We’re All Products of Our Choices

The same is true in your career or business.

We have all been at the crossroads of stability vs happiness in all aspects of our lives. Have you ever heard someone say, ‘As soon as I start earning more money, I’ll be happier’ or ‘As soon as I pay off ___ I’ll be in a much better situation’. Have you ever thought like this yourself?

There are plenty of people who make good money so they can meet all their needs, but at the end of the day, they are unhappy and stressed out. Working long hours and being a high achiever at work can be great for your finances and help accelerate your progress towards your goals, but if you don’t like what the company stands for and it grates at you every day it can be horrible for your health and your outlook on life. If you aren’t doing work that you love, enjoy, and take pride in, you run the risk of dealing with health issues and feeling depressed.

Values are a major motivating force for people because they categorize how we attach meaning, worth, and importance to things. When a person’s values are matched, they feel complete and satisfied. If values are not met, there is a sense of dissatisfaction, unease, or incongruity.

What are your core values, and why are they important to consider when evaluating your career options or life choices? Your core values are principles that you find desirable, important, or even essential. An alignment between your career or relationships and your core values produces satisfaction, a sense of happiness and fulfillment. A misalignment might not be noticed at first. A new job is exciting and you gear up to be a part of the ethos of a group of people that you think fits nicely with who you are. The company bio seemed to align with what you wanted but more often than not the actual business practices are not what is advertised on their ‘About’ page and you find yourself changing who you are to fit in and keep your job.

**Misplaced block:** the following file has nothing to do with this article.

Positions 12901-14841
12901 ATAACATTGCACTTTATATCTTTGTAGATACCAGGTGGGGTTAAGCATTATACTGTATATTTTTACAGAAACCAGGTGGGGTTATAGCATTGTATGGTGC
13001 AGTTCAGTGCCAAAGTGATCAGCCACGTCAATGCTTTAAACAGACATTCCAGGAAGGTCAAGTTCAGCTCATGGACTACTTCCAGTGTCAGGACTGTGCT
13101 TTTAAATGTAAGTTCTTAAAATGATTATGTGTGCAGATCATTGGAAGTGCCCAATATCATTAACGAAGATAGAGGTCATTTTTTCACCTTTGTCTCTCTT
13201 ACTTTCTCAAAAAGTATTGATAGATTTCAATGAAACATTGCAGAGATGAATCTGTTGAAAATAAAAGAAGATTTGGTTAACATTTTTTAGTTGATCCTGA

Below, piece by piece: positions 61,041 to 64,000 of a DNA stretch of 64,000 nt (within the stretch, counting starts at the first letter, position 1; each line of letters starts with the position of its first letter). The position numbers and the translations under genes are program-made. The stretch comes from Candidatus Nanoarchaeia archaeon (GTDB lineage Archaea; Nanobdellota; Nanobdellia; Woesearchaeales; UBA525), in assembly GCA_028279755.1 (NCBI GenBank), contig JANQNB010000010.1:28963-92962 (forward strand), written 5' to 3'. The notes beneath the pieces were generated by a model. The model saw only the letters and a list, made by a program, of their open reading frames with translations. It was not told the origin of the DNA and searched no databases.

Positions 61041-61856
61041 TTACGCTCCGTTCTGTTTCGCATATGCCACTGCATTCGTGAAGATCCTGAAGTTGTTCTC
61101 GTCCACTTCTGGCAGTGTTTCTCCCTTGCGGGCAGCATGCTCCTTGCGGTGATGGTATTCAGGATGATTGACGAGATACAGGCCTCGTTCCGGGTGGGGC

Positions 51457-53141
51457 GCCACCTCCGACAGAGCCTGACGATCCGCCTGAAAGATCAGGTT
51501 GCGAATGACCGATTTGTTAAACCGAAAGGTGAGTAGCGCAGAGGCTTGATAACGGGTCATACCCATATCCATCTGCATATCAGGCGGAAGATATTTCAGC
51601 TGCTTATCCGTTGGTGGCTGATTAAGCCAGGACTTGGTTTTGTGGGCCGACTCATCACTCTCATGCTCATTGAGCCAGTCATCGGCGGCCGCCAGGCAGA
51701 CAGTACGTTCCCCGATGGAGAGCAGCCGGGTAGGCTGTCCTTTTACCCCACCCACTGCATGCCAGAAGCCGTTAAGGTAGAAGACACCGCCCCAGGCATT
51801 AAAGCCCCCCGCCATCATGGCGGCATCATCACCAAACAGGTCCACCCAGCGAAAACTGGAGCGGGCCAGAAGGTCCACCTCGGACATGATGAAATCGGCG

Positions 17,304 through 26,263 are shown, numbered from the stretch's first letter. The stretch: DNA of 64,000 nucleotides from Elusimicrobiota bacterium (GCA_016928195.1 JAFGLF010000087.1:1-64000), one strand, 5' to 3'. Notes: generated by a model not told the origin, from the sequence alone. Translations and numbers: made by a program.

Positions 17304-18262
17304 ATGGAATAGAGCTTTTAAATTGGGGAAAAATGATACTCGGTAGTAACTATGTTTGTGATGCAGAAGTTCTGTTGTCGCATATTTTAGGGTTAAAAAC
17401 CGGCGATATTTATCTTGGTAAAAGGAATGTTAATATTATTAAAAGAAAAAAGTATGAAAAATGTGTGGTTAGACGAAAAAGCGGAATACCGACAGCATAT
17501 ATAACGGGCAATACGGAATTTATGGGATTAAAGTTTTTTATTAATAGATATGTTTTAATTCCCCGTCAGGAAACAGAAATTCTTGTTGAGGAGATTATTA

According to social science researcher, Brene’ Brown,Belonging is the innate human desire to be part of something larger than us. One of the biggest surprises in this research was learning that fitting in and belonging are not the same thing. In fact, fitting in is about assessing a situation and becoming who you need to be in order to be accepted. Belonging, on the other hand, doesn’t require us to change who we are; it requires us to be who we are.”